Battle expected over
new capital rules
for financial firms
Commercial banks spent a whopping $60 million on lobbying last year, and a battle is brewing over new financial regulations. Click image to enlarge.
Although they almost brought the economy to its knees in 2008, reckless banking giants have managed to thwart every effort to tighten regulations on their gambling.
Despite the best intentions of the Dodd-Frank reform effort, regulators watered down the law until it was almost meaningless – testament to the power of the banking lobby,
Now that seems about to change.
Action alert below the fold
- The three biggest banks contributed almost $4 million to lobbying efforts for the industry last year.
In the Sunday national edition of The New York Times, Gretchen Morgenson – one of the most astute business writers in the country – gives us reason for optimism.
In Bankers Are Balking at a Proposed Rule on Capital she reports on a “a potent new weapon against too-big-to-fail banks” in the form of tight new capital requirements with no wiggle room.
“If the rule goes into effect, it will require the nation’s largest banks … to double the amount of capital they have on hand to cover losses,” Morgenson writes.
But hold your applause.
According to OpenSecrets, the commercial banks spent about $60 million on lobbying in 2012 alone, about the same as the year before.
Wells Fargo, Citigroup and Chase alone accounted for $3.9 million of this.
They are not going to give up without a fight.
“Naturally, the financial sector hates it,” Morgenson writes.
She is backed up by a July 9 press release from The Financial Services Roundtable which claims the New Leverage Ratio Proposal Will Hurt Economic Recovery.
“…[T]his new proposal, combined with existing capital
and leverage requirements, will make it harder for banks to lend and keep the economic recovery going,” said Tim Pawlenty, President of FSR.
“This new heightened requirement would only impact U.S. institutions, resulting in American banks being put at a global competitive disadvantage.”
What a tired old saw. They trot it out every time the regulators start to get serious.
The FSR represents 100 of the largest integrated financial services companies, it claims. Member companies participate through the CEO ….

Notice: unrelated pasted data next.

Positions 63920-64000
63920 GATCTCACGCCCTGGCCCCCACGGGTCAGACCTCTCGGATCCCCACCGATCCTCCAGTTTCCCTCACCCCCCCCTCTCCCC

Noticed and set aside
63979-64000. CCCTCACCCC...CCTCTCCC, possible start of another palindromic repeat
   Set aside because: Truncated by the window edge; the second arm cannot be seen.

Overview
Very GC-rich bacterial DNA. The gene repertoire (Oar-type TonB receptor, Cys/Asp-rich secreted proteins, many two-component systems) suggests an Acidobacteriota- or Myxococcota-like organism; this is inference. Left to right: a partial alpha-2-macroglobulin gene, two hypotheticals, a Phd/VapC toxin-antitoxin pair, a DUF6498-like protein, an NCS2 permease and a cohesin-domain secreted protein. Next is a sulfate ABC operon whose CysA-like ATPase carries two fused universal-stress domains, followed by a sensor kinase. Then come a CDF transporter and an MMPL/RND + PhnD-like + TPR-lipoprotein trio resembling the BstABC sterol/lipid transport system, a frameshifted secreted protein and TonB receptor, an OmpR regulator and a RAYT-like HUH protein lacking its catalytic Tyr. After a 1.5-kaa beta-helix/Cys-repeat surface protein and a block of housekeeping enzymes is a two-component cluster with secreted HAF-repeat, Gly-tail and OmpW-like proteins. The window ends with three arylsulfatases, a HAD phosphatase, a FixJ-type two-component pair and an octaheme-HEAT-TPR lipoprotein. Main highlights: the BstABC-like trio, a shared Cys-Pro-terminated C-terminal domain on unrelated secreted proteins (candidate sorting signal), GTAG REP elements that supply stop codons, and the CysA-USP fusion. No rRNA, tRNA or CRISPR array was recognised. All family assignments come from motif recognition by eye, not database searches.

Which reminds me of the column Morgenson wrote a couple of weeks ago and which I blogged here: CEO gross income explodes while poverty rises.
CEOs at the top companies got a 16 percent pay increase last year, while the rest of us got virtually nothing.
So expect a battle royal over the new capital requirements.
Just last year, Martin Gruenberg replaced the tough and smart Sheil Bair as head of the Federal Deposit Insurance Corp.
New FDIC Chairman Martin Greunberg.
The FDIC was joined by the Federal Reserve Board and the Office of the Comptroller of the Currency (OCC) on July 9 in proposing the rule “to strengthen the leverage ratio standards for the largest, most systemically significant U.S. banking organizations,” according to the FDIC press release.
“The proposed rule would currently apply to the eight largest, most systemically significant U.S. banking organizations,” it says.
If Gruenberg is half as tough as his predecessor Bair, there may by some hope that the new rule will survive the regulatory battle looming.
So little has been done to improve the soundness of giant banks, that another financial crisis is almost inevitable.
Morgenson writes that regulators will receive and weigh public comments about their proposal over the next two months.
“You can be sure that, from now to then, the nation’s largest banks will do whatever they can to weaken it.”
Let’s all hope they fail.
YOU CAN DO SOMETHING ABOUT IT, however. Contact the FDIC at this link and tell them not to cave to the banking industry: Support the new banking rules. Click here.
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